MSc course overview

The MSc is a eleven-month course running from October to August. The compulsory components of the course are designed to provide students with the core skills, methods, theories and concepts required to undertake the remainder of the degree.

Course timetable

Please note that this information is provisional, and may be subject to change.

Michaelmas Term (MT) (Autumn)Hilary Term (HT) (Spring)Trinity Term (TT) (Summer)
Social Research Methods and the Internet I:
Students must take both Methods Core and Statistics Core
Social Research Methods and the Internet II:
Students must take Methods Core and choose either Advanced Qualitative Analysis or Advanced Quantitative Analysis
Core Paper 1 (required):
Social Dynamics of the Internet
Core Paper 2 (required):
Internet Technologies and Regulation
Option Papers:
Students can choose any two from the list of option papers.


Note: Oxford University terms are referred to as Michaelmas Term (MT), Hilary Term (HT) and Trinity Term (TT). Each term lasts eight weeks. Find out Oxford University term dates.

Social Research Methods and the Internet

This course component provides students with the basic quantitative and qualitative methods required in order to undertake, analyse or apply Internet research, including a fundamental understanding of the required statistical measurement techniques. This course consists of five elements. All students must take Research Methods I and Statistics in Michaelmas term. In Hilary term all students must take Research Methods II and choose either Advanced Quantitative Analysis or Advanced Qualitative Analysis.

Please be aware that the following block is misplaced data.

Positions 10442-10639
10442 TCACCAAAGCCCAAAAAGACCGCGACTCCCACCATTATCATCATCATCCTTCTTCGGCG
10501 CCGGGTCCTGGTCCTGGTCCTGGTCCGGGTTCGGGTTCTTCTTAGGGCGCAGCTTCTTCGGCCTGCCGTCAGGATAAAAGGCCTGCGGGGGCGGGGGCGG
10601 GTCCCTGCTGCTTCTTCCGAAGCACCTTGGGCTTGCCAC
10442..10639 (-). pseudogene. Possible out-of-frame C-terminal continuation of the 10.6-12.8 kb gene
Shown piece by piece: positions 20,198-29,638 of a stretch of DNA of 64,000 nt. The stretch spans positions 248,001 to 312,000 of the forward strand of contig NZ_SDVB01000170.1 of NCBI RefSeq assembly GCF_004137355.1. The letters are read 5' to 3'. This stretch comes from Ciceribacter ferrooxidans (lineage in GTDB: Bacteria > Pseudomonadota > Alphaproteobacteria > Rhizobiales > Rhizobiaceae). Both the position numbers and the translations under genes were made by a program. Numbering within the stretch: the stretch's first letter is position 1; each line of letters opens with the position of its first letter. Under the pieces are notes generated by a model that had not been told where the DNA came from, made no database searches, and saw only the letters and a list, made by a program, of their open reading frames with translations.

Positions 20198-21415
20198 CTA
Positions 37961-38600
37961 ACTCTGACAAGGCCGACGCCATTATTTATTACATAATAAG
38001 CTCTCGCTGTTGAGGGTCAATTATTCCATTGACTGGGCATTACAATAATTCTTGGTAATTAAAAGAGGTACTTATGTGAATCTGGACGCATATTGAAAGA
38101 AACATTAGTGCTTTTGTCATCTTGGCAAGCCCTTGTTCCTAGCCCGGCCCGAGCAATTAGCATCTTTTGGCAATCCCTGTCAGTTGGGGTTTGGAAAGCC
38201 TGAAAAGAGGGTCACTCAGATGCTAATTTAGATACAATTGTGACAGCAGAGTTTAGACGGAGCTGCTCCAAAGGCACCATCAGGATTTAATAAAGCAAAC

Students with a law and policy focus can take some classes in Legal Research Methods provided by the Faculty of Law in place of some Internet Research Methods classes.

Core papers

Students are required to take the following core papers in their first and second terms:

  • Social Dynamics of the Internet (MT). An overview of the major findings to date regarding the social implications of the Internet, drawing material from several social science disciplines, including communication studies, sociology, and political science.
  • Internet Technologies and Regulation (MT). Providing students from across a range of disciplines with a basic understanding of the interplay between the social and technological shaping of the Internet, and the associated policy implications. It outlines the Internet's origins and technical architecture and its embeddedness in a long history of communication technologies.

Option papers

Students will be required to take two option papers which will enable them to pursue issues of particular interest in greater depth, whilst developing their specialist skills and applying them to the Internet and its evolving technologies. A provisional list of option papers includes (as of September 2013):

Students can also take any option from a relevant paper from another University of Oxford Social Sciences Division Masters programme (with the permission of the course convenors).


In addition to the taught courses, students will be required to complete a 10,000-15,000 word dissertation on a topic of their choosing after discussion with their course tutor. The dissertation provides students with the opportunity to apply the methods and approaches they have covered in the other parts of the course and carry out a substantive piece of academic research on a specialist topic of their choosing.

The deadline for submission of the thesis will normally be 1 August, or the next working day if this falls on the weekend.